I guess he noticed that New York Times story yesterday, huh? I don’t blame him for being annoyed that his advisors are telling the media that he needs to prepare more diligently, even if they’re going that route only because they fear he won’t absorb their advice if they tell him that privately. But that’s the question: Does Trump agree that he needs to prepare more? In other words, is he mad that his team is whispering to reporters about things that should stay in-house or is he mad because he really doesn’t believe he needs to do anything differently next week?

Team Trump denies that any of this happened, of course:

In a conference call with surrogates Wednesday afternoon, Trump aides made clear the Republican nominee is upset that his allies publicly acknowledged they pushed him to change his preparation and tactics before his next bout with Hillary Clinton. And he wants them to stop it immediately…

Trump wants his supporters to make an energetic defense of his performance and refuse to concede that he didn’t nail it…

Aides and advisers hoped Trump’s refusal to participate in traditional debate preparation sessions — instead favoring the impromptu, off-the-cuff approach that helped him through the GOP primaries — might be eased after Monday night.

One ally described Trump as the kind of guy who can’t simply be told a stove is hot — he has to touch it to see for himself.

Most of the president’s job, especially on foreign policy, involves being told by trusted aides which stoves are and aren’t too hot to touch. If President Trump’s going to insist on touching all of them to find out for himself, hoo boy.

His campaign staff has, allegedly, delivered the message “gingerly” that he needs to be more disciplined next time, but there’s an interesting argument internally over that. One source claims that his advisors keep telling him that “letting Trump be Trump” won’t bring in new voters. The new, more disciplined Trump 2.0 was built to convince white college grads who have been skittish about him to give him a second look, and it seems to be working. If he’s back to Trump 1.0 at the debates, those voters might write him off entirely and then he’s stuck at 40-42 percent nationally without an obvious way to build on it. Trump’s counter, though, according to CNN’s source is that “his approach is what his base likes” — which is true, and which would be a better play at this point if Team Trump concludes that he’s done about as much as he can to persuade persuadables that he’s presidential timber. He might be better off going Full Metal Trump for the last month and seeing if it inspires his white working-class base to turn out in record numbers.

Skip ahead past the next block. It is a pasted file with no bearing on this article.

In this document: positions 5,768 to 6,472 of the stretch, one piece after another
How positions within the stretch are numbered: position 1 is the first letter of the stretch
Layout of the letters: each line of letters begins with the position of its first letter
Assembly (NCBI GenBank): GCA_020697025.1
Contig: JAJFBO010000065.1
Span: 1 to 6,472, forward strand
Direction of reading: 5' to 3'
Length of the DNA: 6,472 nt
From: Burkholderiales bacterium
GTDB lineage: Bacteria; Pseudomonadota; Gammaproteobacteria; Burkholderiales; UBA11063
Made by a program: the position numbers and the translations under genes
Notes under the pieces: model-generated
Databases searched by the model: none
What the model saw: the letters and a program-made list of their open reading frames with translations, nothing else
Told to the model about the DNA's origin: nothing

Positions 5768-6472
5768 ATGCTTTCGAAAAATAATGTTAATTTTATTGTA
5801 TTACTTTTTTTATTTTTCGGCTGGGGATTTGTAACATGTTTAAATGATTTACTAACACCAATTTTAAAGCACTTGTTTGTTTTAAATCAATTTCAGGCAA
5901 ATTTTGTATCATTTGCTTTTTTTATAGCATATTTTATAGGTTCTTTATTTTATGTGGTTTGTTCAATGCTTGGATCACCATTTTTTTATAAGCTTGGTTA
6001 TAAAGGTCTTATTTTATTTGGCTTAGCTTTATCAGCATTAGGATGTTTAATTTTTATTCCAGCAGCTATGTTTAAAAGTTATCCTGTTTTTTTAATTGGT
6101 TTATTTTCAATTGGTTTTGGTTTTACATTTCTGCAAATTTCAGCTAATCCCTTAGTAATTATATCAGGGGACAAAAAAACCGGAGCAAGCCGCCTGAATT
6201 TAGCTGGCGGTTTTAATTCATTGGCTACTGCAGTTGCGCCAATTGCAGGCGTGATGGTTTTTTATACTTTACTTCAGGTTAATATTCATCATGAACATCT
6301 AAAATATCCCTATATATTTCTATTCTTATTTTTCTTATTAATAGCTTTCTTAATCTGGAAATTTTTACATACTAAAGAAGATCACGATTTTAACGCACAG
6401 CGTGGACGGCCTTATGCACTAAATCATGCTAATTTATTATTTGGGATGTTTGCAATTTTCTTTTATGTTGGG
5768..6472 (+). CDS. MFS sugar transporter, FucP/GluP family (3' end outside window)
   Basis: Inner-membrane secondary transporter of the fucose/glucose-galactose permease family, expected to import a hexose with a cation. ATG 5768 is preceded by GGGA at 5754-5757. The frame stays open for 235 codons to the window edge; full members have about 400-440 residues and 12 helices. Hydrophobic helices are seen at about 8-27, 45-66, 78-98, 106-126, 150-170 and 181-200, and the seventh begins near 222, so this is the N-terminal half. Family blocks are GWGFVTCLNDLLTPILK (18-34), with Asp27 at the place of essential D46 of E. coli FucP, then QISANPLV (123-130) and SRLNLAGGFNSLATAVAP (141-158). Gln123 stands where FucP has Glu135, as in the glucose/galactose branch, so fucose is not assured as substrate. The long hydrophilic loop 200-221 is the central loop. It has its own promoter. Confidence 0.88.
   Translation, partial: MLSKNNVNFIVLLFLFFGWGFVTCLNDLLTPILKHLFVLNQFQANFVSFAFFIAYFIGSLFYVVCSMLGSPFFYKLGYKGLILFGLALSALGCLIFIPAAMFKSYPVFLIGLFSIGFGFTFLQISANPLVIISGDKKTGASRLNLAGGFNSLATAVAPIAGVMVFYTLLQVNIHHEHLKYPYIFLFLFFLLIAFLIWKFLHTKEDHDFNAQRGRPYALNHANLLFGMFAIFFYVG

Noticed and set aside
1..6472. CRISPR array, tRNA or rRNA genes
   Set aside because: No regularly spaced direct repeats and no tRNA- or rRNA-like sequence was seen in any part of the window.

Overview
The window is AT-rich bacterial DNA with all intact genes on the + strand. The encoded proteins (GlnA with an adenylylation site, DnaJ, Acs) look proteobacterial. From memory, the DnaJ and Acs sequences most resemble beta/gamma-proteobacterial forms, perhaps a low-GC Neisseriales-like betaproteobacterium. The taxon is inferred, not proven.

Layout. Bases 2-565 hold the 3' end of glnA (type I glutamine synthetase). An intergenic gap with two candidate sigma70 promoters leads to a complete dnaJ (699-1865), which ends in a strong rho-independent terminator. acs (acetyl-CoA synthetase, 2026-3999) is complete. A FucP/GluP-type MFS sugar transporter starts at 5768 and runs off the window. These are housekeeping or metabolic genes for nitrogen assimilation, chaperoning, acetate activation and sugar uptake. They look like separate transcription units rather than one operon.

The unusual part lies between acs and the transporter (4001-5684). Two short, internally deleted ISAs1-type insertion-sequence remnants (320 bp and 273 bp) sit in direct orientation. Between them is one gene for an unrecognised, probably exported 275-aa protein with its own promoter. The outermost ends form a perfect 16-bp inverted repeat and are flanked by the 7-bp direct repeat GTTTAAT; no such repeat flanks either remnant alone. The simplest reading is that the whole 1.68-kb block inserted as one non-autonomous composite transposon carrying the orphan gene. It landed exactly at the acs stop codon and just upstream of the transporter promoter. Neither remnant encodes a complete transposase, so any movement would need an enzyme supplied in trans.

Playing for swing voters seems like the wiser course between the two since it’d be relatively easy for Trump to behave “presidentially” over the next two debates — study hard, don’t get baited, stick to your message that Clinton’s the status quo personified — and very hard to turn out millions of extra downscale white voters, especially without much of a ground game. Also, if Trump is all about pleasing his base then what was the point of the brief “softening” on immigration and the outreach to minority voters this past month? He would have been better off in white neighborhoods pounding the table about mass deportation. He wants to be the populist Mr Hyde but his campaign keeps shoving him towards being a more traditional Dr Jekyll, which is why you get these odd fluctuations in which audience he seems to be pandering to at any given time.

His post-debate numbers are holding steady in the LA Times tracking poll, by the way. There’s been no bounce for Hillary in that survey yet. YouGov, however, sees something positive for Clinton and negative for Trump:

yg

Any question in any poll that involves better numbers for her than for him among Republicans is a problem. YouGov also asked all voters if the debate improved or worsened their opinion of each candidate. Clinton split 41/36; Trump split … 29/47, with 20 percent of his own party saying their opinion of him worsened versus just six percent of Democrats who said that about Clinton. That’s why his team is leaning on him to buckle down for the next one. Another bad debate might cement the impression that Trump isn’t up to the job, assuming the first one hasn’t already.

Exit quotation from the man himself: “I’m winning all of these [online] polls, hundred of thousand of votes… I have to sit back and you have to sit back and hear these polls don’t mean anything.”